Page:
Title: The Sun’s Heartbeat: And Other Stories from the Life of the Star That Powers Our Planet
Author: Bob Berman
Release Date: July 13, 2011
Publisher: Little, Brown and Company
Genre: Non-Fiction, Science/Space
Rating: 4.5 out of 5
In this biography of the center of our solar system, the sun, Bob Berman takes the reader through the life cycle of our beloved star, relating tidbits and fascinating details along the way.
The Sun’s Heartbeat is a fascinating look at an everyday object we think we know so well – the sun. Every day, people see the star that powers our world and gives life to it up in the sky and then go about their day without a second thought about it. But that wasn’t always the case. Berman details the cultures and religions that once worshipped the sun, recognizing how amazing the orb in our sky really is.
Berman takes the reader “under the surface” of the sun. He explains sunspots and solar wind, and how these phenomena affect us here on earth. Every facet of the sun’s existence, from the science of nuclear fusion to the beliefs of early astronomers to solar eclipses, are discussed within this book. It’s an incredibly comprehensive book about the star, while also being very accessible. This isn’t a book written for a scientist, full of foreign jargon and difficult math principles. It’s aimed at the layperson, so that they can learn more about the sun.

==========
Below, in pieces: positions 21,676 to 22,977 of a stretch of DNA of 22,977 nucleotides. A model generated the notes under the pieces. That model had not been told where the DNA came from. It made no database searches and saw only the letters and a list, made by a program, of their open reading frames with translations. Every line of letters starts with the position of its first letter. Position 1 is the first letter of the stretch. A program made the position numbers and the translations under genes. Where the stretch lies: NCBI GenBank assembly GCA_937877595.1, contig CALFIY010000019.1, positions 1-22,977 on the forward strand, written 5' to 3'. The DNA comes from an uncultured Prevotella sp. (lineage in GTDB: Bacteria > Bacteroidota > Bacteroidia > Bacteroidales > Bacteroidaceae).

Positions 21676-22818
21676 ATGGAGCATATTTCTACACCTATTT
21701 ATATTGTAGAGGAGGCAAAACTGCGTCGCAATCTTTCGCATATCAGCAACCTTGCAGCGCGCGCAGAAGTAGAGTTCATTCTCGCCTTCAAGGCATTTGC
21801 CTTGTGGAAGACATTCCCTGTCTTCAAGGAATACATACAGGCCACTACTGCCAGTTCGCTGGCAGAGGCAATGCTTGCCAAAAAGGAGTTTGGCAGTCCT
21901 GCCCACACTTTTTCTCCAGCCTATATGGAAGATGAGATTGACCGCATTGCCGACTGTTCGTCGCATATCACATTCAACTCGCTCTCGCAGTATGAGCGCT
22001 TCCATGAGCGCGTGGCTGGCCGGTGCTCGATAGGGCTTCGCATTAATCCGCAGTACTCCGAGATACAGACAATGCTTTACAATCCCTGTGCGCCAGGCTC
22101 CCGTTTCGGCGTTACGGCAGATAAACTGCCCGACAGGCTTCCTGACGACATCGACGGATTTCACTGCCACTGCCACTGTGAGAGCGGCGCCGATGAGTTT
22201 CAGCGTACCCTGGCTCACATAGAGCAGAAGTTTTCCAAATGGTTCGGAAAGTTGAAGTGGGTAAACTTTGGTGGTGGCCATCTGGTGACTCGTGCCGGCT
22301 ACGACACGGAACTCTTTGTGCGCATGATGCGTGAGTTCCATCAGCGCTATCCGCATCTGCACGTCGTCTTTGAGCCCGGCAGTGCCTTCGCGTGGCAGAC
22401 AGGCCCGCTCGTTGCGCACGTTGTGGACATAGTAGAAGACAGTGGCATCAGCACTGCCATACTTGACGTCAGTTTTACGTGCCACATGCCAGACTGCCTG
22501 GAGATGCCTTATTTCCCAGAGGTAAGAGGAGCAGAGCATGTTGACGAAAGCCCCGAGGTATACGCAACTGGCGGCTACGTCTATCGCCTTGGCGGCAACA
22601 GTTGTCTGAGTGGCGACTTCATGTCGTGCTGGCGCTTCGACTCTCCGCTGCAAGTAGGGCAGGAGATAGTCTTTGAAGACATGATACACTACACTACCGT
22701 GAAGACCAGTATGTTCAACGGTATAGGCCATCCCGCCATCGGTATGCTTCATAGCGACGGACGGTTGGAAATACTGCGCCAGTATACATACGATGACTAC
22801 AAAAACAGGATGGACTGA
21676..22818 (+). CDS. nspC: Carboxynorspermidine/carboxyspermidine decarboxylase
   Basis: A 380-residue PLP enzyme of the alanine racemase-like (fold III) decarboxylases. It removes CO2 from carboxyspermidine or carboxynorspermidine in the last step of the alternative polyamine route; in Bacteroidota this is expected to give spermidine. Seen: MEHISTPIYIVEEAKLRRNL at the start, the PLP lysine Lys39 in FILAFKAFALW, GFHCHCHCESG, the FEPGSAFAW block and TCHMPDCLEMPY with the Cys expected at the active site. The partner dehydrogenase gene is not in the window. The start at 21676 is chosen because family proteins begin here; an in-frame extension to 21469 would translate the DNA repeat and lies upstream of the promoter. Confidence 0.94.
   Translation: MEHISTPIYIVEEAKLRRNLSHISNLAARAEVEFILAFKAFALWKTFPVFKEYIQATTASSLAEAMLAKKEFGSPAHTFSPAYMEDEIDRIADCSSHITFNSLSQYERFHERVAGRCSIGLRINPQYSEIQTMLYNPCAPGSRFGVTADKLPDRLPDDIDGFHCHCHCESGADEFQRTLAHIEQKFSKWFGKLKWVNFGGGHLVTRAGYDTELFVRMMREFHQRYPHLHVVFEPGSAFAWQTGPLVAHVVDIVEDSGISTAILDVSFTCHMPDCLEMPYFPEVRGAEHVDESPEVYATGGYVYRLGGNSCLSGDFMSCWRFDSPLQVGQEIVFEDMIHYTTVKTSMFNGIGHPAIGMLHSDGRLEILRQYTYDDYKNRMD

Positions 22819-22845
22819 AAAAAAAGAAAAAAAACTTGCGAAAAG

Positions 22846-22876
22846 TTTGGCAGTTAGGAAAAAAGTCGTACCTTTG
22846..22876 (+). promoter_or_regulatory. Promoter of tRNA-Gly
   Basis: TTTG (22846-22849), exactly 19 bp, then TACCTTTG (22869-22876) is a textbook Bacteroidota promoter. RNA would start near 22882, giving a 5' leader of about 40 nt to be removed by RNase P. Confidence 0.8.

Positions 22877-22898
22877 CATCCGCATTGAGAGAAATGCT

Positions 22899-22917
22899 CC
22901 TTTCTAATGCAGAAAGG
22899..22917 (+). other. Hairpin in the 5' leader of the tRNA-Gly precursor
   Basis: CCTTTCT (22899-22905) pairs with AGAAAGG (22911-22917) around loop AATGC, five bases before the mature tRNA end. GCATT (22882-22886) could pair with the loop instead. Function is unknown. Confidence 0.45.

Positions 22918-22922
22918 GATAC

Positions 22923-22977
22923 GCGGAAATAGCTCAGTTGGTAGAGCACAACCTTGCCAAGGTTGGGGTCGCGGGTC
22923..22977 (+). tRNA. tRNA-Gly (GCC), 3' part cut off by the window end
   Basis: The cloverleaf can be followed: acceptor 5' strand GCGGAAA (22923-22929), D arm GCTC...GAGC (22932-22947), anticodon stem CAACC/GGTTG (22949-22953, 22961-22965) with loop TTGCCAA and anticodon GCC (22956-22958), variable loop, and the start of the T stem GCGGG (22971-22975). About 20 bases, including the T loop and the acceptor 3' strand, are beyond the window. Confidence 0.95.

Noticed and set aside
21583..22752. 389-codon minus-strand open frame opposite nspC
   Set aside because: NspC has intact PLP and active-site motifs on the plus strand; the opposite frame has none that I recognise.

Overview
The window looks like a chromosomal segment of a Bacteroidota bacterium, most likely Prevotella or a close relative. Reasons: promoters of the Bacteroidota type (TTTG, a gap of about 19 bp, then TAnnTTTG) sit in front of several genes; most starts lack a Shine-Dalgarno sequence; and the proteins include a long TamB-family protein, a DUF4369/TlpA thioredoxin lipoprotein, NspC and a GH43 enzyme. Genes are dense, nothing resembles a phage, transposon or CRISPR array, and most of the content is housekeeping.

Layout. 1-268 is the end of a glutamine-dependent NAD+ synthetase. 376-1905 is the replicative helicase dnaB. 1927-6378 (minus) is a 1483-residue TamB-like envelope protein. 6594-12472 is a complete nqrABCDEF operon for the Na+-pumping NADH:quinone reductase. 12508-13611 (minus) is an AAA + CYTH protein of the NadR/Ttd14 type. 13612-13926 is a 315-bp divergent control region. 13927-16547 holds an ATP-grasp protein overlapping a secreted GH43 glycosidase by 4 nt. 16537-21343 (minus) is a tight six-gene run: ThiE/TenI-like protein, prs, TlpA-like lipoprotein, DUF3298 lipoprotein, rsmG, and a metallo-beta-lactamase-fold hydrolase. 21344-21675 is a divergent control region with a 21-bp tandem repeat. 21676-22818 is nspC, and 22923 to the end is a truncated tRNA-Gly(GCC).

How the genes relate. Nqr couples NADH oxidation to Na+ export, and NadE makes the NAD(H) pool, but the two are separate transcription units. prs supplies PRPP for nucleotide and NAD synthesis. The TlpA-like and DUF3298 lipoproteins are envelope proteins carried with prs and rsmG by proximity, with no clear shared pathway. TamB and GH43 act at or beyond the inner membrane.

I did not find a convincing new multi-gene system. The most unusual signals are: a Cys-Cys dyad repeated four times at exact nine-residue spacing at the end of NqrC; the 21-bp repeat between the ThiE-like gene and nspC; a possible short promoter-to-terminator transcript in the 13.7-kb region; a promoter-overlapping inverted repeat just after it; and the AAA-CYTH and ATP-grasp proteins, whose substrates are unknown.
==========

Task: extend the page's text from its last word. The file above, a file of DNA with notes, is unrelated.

The best part of The Sun’s Heartbeat is how incredibly engaging it is. This book is jam packed with details and tidbits to keep readers intrigued. I was learning something new and fascinating with every single page turn (a link between sun exposure and autism? WHA??) and it made me want to read this book in one sitting, from cover to cover. This is one of those books that keeps reminding you why it’s so engrossing with every turn of the page.
I thoroughly enjoyed The Sun’s Heartbeat, though I feel like I’m not doing it justice with this review. It was so enjoyable, I just wanted to immerse myself in it and absorb every little detail that Berman related. I can’t say enough great things about how Berman balanced the need to relate information with an engaging overarching narrative – the details never overwhelm, but instead entice and fit along well with the story Berman is telling. This is a great pick for those interested in the cosmos or just looking for a new twist on the classic biography genre.